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Thread: New ice dance pair: Yura Min and Tim Koleto

  1. #1
    skating philosopher
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    New ice dance pair: Yura Min and Tim Koleto

    http://web.icenetwork.com/news/artic...&vkey=ice_news

    Min and Koleto started training with Igor Shpilband in Novi, Mich., this week. They hope to compete at the Korean championships in November if all goes well. Korea hasn't had a senior dance team since 2006.

    Min, who has dual U.S. and Korean citizenship, has been searching for a dance partner for a couple of years. Her parents are from Korea; her older sister was born there, although Min herself was born in the U.S. Prior to moving to Michigan last year to pursue dance, she trained in Lake Arrowhead, Calif., with Rafael Arutunian.

    "The Korean federation said if I found a partner, I could compete for Korea," she told us in a Skype video chat.

    Koleto, who has been competing in singles with Tom Zakrajsek and Becky Calvin, finished sixth as a junior at the 2012 U.S. Championships. He said he had tested up to pre-bronze in dance previously, although he has never competed as a dancer.
    Also
    For now, the team's goal is to compete at the 2015 Four Continents Championships in Seoul. And, of course, they hope to make it to the 2018 Olympic Winter Games in Pyeongchang.

    "It would be cool to be well-prepared for Four Continents in Seoul," Koleto said. "We would like to be ready to show ourselves internationally there."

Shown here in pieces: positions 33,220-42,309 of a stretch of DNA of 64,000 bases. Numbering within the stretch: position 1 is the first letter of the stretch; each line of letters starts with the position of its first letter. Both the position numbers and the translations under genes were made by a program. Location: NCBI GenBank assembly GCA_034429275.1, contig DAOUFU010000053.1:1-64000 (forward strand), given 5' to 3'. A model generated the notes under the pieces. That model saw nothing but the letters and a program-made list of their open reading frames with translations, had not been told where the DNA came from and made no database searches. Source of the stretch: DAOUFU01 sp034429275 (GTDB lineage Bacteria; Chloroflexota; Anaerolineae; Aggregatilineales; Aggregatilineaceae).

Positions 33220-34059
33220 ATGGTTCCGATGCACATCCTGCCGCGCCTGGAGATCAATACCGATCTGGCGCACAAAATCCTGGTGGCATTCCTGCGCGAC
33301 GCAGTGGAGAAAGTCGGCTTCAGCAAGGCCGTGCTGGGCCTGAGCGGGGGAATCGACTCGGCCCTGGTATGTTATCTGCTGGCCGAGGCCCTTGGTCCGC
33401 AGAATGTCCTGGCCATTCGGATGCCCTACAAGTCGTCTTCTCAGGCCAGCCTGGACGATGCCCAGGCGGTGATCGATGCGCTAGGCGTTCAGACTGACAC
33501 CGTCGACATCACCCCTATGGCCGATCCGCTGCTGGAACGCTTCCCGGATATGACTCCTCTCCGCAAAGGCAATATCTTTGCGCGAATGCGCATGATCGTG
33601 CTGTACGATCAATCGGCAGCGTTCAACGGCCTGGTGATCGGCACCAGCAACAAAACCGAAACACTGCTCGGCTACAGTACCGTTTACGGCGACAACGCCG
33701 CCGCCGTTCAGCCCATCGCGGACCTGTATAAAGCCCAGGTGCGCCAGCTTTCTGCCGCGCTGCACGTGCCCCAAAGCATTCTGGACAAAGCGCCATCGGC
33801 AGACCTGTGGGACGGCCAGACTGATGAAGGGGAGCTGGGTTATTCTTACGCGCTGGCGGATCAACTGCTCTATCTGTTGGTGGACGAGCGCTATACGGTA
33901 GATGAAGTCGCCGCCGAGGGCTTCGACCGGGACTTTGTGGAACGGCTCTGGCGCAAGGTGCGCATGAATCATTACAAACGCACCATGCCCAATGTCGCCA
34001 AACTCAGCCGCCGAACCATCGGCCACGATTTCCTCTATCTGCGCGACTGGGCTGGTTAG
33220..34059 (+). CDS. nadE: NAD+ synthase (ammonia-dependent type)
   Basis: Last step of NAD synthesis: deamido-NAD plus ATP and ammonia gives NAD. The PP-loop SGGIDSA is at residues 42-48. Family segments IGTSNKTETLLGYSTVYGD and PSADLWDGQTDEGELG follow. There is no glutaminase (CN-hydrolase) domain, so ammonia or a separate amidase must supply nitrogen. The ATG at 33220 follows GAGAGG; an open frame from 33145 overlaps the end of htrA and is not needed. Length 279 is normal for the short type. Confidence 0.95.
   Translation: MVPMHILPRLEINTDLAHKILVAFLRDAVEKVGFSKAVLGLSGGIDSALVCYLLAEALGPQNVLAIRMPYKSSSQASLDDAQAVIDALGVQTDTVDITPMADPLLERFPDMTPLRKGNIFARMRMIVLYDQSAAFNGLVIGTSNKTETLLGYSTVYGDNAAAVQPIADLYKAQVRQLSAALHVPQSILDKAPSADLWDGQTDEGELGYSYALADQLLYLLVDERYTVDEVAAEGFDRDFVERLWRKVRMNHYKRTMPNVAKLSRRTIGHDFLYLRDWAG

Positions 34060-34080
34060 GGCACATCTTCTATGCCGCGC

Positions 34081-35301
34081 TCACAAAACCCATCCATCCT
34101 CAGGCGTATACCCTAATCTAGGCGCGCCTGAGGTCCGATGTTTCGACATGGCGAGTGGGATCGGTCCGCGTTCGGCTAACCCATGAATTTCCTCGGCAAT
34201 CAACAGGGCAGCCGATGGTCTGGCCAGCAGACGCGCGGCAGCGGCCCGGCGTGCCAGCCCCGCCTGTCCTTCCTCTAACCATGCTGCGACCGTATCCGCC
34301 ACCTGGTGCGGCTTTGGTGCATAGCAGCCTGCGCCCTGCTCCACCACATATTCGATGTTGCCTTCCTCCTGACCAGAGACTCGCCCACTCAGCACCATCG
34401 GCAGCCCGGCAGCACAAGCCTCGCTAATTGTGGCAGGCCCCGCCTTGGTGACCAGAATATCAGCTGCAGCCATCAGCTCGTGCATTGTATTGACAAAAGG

Anyone know what Korea's policy on citizenship is? We all know that Japan's is quite strict, but is Korea's? Also the prospect of TWO ice dance teams from Korea is quite interesting, though only one pair will be able to go unless Rebeka Kim and Kirill Minov progress quickly enough to get two spots before 2018, which is a tall order given the strength of the U.S., Russian and Canadian Ice Dance programs and the rise of teams such as Papadakis / Cizeron.

  2. #2
    Wicked Yankee Girl dorispulaski's Avatar
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    Quite a few senior teams may retire after Sochi. V&M, certainly, P&B and D&W, possibly, and perhaps a few others will split or retire. So there may be more space than we know.

    This team is planning to skate juniors, by the sound of it, along with Kim & Minov?

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    I thought Yura was skating with Igor-did they have to split up? I haven't heard any news about them since US Jr Nationals.

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    Wicked Yankee Girl dorispulaski's Avatar
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    Min & Ogay did not finish well at US Nationals; they broke up afterwards. They trained with Shpilband, and it looks like the new team will train with Shpilband.

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    Best of luck to the both of them!

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    Edit:It seems like Min/Koleto has to move onto a senior level next season-Koleto is not age-eligible for junior competitions.

    There are three ice dance teams in Korea who can compete at a junior level next season: